The Cuban state is eliminating restrictions on travel, so that travelling abroad will be simpler for Cubans. It is the latest in a series of reforms to be introduced in the communist country.
The Cuban government on Tuesday announced that its citizens will not need an exit permit to leave the country beginning next year, the latest sliver of reform in one of the world's last surviving communist-ruled states.
From January 14, Cubans will not need an exit permit to travel outside of the country. They will no longer be obliged to provide authorities with a letter of invitation in order to obtain an exit visa, nor pay a hefty administration fee, unaffordable for many Cubans. A passport and a visa from the country they are travelling to are to be the only requirements.
Cubans are also to be allowed to stay abroad for up to 24 months. Currently, the limit is 11 months.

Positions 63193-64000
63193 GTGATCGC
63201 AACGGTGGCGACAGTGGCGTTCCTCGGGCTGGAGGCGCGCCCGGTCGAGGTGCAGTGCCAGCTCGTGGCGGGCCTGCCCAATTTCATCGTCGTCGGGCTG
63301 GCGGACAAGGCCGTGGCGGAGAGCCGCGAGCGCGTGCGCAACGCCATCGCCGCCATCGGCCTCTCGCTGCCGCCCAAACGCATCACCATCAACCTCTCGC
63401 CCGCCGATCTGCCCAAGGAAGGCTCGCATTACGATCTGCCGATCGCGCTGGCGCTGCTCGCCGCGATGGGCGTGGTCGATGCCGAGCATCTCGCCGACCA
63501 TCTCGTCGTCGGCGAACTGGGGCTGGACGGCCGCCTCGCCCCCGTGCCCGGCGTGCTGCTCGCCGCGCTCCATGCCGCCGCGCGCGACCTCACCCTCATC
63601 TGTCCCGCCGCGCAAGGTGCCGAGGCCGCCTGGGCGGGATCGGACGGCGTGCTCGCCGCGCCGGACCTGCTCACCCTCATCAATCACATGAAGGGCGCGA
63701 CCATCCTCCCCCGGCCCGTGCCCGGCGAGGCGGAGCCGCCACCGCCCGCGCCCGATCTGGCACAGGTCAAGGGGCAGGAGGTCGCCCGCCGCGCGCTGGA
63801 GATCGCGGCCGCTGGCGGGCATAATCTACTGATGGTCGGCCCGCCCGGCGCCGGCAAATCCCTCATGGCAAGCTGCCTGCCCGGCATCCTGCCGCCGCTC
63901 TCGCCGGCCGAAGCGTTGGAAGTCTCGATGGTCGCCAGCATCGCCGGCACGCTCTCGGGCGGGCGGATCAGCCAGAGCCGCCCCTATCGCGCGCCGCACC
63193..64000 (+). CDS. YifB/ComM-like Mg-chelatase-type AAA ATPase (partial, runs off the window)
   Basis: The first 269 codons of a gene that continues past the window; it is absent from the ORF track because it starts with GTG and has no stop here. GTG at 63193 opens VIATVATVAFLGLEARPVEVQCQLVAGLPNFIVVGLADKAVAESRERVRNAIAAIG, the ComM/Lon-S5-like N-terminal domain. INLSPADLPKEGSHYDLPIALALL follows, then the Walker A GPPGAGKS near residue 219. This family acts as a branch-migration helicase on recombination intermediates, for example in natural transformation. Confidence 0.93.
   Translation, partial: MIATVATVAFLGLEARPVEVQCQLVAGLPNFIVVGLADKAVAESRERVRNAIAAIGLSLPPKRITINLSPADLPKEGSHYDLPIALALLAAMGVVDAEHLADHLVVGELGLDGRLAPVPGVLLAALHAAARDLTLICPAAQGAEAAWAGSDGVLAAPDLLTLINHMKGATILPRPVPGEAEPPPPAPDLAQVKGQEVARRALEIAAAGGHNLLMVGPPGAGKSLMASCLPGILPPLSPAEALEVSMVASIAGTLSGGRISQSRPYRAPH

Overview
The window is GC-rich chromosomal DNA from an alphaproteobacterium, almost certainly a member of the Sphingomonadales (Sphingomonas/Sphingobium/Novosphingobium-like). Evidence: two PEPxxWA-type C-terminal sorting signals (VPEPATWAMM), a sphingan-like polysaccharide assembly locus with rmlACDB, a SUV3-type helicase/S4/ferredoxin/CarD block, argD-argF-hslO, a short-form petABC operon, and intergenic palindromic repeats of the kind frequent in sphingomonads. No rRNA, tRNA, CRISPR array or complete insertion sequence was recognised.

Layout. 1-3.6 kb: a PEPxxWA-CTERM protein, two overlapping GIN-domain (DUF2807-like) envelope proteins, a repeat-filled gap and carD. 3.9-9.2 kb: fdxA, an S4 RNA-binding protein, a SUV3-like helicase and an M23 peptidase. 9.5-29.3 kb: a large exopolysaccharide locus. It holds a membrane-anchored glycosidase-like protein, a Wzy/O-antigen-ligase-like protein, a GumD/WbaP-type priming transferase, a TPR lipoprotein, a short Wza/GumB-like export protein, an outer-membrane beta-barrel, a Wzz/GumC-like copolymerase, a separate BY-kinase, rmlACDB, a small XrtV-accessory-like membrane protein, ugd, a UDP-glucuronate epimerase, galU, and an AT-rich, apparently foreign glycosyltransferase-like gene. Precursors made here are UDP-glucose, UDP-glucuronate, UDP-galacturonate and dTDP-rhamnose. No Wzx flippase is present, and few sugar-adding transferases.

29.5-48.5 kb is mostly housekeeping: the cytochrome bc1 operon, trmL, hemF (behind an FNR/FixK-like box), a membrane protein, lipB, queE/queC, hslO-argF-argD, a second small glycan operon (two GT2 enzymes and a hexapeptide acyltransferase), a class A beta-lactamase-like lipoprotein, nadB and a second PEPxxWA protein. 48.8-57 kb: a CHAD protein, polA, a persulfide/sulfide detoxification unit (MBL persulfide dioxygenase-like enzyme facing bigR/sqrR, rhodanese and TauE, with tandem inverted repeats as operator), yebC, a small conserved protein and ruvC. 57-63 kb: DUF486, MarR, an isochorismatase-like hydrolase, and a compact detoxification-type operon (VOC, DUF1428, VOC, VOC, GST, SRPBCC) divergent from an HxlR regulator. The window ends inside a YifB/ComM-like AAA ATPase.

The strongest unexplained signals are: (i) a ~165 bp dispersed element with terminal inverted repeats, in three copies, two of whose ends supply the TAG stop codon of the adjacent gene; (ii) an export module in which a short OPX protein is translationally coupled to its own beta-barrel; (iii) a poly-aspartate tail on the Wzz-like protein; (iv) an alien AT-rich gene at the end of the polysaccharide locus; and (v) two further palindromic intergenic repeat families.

The revised travel regulations signify the relaxation of restrictions, which have been in place in Cuba for half a century, but have not prevented around 30,000 Cubans from illegally emigrating every year. Since 1966, the US government has given Cubans automatic residence if they make it to American shores.
In recent years, President Raul Castro, who replaced his brother Fidel in 2006, has overseen a trickle of reforms in Cuba. Last year, President Castro announced plans for incremental immigration reforms. He has also pushed for modernizing economic changes.
sej/kms (AFP, AP)